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Dr. Catherine Cook speaks at her retirement celebration.

Dr. Catherine Cook, a tireless advocate for Indigenous health, education and achievement, speaks at her retirement celebration.

Dr. Catherine Cook celebrated as trailblazer, mentor at retirement event

March 27, 2024 — 

Dr. Catherine Cook, a Métis physician, Rady vice-dean (Indigenous health) and UM vice-president who championed Indigenous equity, was honoured at her Rady Faculty retirement celebration as a true trailblazer.

“Dr. Cook has broken down barriers, attained many ‘firsts’ as an Indigenous leader, and been a powerful voice in opposition to racism and colonialism,” said Dr. Peter Nickerson, vice-provost (health sciences) and dean of the Rady Faculty of Health Sciences

“She has courageously called out injustice and done the difficult work of dismantling systems that have mistreated and excluded Indigenous people. She has inspired and mentored countless students and colleagues…. She has truly made a difference.”

Members of the Indigenous, university and health-care communities gathered on March 21 for the celebration in the John Buhler Research Centre Atrium. Speakers paid tribute to Cook’s more than 35 years of advocacy for Indigenous health, education and achievement.

Cook speaks in a quiet voice, Nickerson said, but it’s a voice of determination and impact. “She just tells it like it is,” he said.

Margaret Lavallee, Elder in Residence, said a heartfelt miigwetch (thank you) to Cook, particularly for her belief in Indigenous medical students.

Cook grew up in northern Manitoba in the close-knit community of Matheson Island, which didn’t have running water or electricity. She earned her medical degree at UM in 1987, becoming one of the first Indigenous physicians trained in the province.

Starting her career as a fly-in doctor in northern communities, she bore witness to the racism and inequitable health care experienced by Indigenous people.   

She began teaching at the UM medical college in 1989, received her master’s degree in community health sciences in 2003, and went on to hold the rank of associate professor.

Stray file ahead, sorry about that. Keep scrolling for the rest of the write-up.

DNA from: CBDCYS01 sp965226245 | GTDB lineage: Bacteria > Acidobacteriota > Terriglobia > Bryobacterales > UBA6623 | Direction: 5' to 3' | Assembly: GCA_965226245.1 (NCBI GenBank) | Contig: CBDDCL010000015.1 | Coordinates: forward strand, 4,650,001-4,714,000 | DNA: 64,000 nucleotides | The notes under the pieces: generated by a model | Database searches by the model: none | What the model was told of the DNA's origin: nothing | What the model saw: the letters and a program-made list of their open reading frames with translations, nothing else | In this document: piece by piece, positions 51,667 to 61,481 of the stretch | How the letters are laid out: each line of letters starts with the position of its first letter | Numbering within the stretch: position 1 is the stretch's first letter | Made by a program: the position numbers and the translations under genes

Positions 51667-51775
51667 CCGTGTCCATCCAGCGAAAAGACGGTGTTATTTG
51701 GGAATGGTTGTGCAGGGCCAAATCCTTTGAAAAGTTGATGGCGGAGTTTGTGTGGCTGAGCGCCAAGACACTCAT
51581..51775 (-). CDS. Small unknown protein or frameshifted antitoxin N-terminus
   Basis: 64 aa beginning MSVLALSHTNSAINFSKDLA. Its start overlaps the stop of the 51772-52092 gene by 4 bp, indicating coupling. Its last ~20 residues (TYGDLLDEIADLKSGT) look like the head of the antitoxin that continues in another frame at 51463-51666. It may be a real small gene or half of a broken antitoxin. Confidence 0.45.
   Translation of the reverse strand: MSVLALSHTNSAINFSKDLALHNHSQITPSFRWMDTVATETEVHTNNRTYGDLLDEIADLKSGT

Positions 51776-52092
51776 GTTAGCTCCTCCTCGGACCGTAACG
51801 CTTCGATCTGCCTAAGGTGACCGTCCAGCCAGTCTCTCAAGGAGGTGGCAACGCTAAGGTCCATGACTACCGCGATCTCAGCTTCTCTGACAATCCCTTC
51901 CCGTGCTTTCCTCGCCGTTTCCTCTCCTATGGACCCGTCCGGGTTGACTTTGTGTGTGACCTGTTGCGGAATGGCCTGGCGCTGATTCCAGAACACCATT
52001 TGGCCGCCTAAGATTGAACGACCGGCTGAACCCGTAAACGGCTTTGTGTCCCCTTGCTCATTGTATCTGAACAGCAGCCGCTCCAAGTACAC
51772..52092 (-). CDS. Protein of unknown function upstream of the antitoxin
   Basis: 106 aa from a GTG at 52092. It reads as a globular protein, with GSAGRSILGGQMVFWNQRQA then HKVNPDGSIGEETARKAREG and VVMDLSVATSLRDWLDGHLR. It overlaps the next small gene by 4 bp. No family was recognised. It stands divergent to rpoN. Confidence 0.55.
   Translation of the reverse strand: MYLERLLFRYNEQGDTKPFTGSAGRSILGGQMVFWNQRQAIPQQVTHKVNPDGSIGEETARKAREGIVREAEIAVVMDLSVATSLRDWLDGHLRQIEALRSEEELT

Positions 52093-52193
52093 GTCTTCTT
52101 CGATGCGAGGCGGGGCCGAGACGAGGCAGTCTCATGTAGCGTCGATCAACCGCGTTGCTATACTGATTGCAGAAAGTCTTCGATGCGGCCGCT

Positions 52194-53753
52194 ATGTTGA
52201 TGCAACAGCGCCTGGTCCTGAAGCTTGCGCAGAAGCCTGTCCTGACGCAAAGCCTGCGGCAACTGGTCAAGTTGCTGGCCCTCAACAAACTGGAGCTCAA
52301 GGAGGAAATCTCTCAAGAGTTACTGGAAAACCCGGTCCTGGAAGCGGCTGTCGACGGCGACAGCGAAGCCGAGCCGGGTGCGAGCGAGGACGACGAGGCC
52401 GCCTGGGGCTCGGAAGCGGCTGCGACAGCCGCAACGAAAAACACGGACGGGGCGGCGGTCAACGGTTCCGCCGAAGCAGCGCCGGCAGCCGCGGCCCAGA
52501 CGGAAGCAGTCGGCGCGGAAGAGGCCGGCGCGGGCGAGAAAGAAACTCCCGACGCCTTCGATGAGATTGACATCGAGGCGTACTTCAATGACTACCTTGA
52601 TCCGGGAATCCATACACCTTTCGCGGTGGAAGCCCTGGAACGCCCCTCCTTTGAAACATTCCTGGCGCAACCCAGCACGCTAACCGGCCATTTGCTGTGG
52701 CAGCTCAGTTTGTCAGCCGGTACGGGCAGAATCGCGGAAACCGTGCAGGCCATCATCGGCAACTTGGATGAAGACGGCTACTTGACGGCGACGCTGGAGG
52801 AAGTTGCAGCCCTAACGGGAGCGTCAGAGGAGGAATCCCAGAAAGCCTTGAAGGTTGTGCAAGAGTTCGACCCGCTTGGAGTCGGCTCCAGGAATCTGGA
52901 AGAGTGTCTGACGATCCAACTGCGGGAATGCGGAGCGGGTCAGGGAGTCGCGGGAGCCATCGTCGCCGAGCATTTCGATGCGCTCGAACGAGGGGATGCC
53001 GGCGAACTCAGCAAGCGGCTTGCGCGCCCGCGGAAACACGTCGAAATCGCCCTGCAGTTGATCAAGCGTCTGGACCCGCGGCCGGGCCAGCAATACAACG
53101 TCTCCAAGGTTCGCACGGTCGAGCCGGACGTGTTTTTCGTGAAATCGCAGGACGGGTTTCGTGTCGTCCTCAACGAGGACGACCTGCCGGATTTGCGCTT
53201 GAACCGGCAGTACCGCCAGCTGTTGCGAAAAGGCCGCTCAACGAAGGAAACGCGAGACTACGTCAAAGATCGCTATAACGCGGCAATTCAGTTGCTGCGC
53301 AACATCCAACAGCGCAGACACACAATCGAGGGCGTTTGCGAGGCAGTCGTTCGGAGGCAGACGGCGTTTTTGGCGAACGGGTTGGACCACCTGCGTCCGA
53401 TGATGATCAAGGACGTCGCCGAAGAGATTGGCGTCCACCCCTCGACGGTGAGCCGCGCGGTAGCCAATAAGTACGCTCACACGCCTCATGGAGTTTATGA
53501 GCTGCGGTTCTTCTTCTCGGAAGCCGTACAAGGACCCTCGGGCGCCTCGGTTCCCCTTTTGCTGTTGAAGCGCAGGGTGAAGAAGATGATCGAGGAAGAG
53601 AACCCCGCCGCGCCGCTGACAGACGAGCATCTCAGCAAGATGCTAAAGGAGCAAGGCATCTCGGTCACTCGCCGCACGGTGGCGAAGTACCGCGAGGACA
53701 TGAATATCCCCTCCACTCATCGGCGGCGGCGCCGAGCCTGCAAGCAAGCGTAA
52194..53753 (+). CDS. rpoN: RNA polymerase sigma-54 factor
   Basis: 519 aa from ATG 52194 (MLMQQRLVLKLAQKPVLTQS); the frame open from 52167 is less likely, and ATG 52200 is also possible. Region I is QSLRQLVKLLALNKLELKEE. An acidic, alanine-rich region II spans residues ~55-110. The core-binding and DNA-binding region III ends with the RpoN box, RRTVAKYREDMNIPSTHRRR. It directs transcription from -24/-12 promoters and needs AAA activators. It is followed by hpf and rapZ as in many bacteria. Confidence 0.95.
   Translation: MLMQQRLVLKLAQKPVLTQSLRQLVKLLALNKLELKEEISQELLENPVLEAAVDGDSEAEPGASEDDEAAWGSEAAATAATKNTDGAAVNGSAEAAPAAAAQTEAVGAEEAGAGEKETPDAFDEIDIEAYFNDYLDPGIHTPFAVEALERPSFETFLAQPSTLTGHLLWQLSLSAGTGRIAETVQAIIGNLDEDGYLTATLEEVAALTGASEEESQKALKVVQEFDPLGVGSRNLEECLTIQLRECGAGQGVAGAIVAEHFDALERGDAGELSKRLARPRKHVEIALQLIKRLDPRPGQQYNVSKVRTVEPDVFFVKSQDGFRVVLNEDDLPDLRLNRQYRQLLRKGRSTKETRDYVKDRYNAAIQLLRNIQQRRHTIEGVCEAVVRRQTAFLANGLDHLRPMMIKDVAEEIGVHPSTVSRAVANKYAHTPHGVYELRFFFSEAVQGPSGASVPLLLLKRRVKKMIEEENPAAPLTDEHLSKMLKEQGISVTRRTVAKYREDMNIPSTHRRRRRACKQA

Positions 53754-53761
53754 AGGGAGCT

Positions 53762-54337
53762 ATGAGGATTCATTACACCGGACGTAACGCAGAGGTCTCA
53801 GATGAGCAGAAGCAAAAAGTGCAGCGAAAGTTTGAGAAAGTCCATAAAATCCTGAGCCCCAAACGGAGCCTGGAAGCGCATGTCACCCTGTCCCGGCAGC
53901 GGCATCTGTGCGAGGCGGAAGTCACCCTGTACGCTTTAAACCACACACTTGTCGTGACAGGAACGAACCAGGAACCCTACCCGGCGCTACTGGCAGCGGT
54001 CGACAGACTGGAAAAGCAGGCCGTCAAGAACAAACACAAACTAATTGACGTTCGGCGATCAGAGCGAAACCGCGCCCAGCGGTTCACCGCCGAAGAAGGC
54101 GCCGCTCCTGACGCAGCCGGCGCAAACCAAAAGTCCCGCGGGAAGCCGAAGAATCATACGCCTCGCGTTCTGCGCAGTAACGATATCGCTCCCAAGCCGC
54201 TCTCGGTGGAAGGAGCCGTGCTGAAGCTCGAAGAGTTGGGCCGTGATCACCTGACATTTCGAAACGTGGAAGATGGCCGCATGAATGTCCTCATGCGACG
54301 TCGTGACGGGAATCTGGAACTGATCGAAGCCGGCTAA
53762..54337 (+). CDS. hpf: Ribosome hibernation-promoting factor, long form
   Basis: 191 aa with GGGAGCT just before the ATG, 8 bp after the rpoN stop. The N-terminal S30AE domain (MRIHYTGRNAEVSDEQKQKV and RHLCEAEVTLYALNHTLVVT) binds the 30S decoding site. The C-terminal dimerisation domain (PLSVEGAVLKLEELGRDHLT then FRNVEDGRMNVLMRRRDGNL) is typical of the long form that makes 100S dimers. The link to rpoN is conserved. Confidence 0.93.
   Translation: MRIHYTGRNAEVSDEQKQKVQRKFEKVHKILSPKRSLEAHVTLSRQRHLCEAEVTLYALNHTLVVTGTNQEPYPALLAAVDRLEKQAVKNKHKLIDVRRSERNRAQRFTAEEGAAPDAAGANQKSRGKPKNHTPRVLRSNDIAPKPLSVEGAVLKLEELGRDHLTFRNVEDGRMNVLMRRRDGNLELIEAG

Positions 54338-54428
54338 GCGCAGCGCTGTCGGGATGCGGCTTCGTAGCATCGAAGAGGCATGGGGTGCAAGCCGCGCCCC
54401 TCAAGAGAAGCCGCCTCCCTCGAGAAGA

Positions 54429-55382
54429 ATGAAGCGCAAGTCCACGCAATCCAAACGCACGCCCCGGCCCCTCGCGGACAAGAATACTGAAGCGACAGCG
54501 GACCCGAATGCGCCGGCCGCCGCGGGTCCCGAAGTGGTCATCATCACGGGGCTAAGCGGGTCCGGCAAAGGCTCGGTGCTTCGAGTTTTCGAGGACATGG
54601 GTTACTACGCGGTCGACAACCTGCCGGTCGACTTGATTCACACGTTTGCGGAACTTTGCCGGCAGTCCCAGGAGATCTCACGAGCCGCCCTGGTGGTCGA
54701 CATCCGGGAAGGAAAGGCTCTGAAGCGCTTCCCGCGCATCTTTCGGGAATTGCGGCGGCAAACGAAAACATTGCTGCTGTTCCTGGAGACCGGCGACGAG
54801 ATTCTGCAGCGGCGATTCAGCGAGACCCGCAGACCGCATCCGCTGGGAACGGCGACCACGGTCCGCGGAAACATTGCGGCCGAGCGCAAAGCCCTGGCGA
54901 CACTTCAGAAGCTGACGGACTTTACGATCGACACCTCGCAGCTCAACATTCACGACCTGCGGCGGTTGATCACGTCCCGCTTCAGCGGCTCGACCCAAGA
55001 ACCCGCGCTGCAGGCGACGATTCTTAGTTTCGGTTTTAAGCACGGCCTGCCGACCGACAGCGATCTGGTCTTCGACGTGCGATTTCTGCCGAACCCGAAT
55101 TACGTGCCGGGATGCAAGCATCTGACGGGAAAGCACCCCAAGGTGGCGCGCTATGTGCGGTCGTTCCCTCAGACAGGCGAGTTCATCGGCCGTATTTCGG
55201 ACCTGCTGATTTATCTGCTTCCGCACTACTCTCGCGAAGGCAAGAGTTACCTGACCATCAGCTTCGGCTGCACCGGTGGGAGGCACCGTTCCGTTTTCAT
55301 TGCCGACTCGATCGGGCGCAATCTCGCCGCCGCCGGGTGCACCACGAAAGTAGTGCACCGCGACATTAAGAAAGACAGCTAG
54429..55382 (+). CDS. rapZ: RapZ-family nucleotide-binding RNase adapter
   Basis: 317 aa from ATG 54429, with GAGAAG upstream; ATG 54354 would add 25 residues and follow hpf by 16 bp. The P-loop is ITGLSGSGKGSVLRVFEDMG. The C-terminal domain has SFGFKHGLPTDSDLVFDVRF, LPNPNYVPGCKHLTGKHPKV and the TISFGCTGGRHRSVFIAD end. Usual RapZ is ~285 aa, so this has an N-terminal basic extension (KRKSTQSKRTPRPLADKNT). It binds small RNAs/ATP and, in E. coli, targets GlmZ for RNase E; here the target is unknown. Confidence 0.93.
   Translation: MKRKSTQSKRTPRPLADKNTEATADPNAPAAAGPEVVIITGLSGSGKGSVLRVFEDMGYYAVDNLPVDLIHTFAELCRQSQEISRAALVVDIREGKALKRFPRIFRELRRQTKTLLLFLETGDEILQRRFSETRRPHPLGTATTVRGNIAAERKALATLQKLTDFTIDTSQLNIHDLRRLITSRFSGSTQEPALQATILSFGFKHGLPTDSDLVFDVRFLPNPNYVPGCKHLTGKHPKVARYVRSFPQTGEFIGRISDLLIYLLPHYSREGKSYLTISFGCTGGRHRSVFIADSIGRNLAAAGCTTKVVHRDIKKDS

In 2017, Cook played a key role in the creation of Ongomiizwin, the Indigenous Institute of Health and Healing in the Rady Faculty of Health Sciences. She led Ongomiizwin and concurrently served as vice-dean, Indigenous health of the Rady Faculty.

She also held many influential roles in the Manitoba health-care system, such as serving as provincial lead for Indigenous health at Shared Health.

In 2020, Cook was appointed the inaugural vice-president (Indigenous) of UM. In this groundbreaking role, she led transformative change in the areas of equity, access and participation.

Dr. Mandy Buss, Indigenous health lead for the UM department of family medicine, said she hopes to carry on Cook’s work of creating safe spaces in which Indigenous people can flourish and thrive.

Cathy Merrick, Grand Chief of the Assembly of Manitoba Chiefs, thanked Cook for her profound impact on First Nations in the province.  “[You] broke trails for our people in terms of who we can be,” Merrick said, wishing Cook well in her retirement role as a kokum (grandmother).

Dr. Marcia Anderson hugs Dr. Catherine Cook.

Dr. Marcia Anderson and Dr. Catherine Cook

Dr. Marcia Anderson, vice-dean Indigenous health, social justice and anti-racism of the Rady Faculty, expressed gratitude to Cook for planting seeds of Indigenous advancement at UM and laying groundwork for leaders who came after her.

“Dr. Cook used her position to create opportunities for us,” Anderson said. “She’s been a really great example of not just building the path, but also making it wider…. We learn from what she has done, and then try to go a few steps further.”

Cook influenced others to work with humility and humour, Anderson added.

Dr. Shannon McDonald, a 1998 Indigenous medical alum, recalled suffering from impostor syndrome during medical school. “Catherine was the voice who constantly said to me, ‘You belong here. You have important work to do.’”

When Cook spoke at the celebration, she paid tribute to the supportive physicians in UM’s J.A. Hildes Northern Medical Unit (now Ongomiizwin – Health Services), who showed faith in her when she was a new family doctor, assuring her, “You’re very capable…. We know you’ll succeed.”

Cook said none of her accomplishments have been solo efforts.

“I’ve had a great career,” she said. “Every one of you has made a really significant impact on how I’ve been able to do my work.”

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